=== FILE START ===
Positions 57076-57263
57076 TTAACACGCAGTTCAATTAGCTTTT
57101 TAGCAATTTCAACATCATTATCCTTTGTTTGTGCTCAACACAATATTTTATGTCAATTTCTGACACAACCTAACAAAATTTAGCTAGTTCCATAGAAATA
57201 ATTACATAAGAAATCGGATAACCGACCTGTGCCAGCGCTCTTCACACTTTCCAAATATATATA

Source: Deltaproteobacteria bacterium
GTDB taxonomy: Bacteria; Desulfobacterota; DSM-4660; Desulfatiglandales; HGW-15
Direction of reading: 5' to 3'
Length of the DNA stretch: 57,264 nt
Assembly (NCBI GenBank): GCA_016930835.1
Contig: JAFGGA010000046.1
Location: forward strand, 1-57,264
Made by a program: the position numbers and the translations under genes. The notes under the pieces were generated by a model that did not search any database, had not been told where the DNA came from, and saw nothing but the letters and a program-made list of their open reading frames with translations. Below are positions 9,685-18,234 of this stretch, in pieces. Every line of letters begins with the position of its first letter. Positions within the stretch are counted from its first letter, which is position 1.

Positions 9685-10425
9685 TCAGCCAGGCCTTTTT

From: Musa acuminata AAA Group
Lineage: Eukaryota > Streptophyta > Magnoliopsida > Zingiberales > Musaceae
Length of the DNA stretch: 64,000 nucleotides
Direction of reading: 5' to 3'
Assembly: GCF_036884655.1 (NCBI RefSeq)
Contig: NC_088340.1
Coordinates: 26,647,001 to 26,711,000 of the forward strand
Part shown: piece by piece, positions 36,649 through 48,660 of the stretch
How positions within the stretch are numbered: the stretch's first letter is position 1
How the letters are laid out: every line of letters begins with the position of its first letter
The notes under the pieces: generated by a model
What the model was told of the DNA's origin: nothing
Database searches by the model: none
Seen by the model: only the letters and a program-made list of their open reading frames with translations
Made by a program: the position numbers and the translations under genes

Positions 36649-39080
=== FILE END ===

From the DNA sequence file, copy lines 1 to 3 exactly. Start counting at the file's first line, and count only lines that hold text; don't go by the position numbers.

Positions 57076-57263
57076 TTAACACGCAGTTCAATTAGCTTTT
57101 TAGCAATTTCAACATCATTATCCTTTGTTTGTGCTCAACACAATATTTTATGTCAATTTCTGACACAACCTAACAAAATTTAGCTAGTTCCATAGAAATA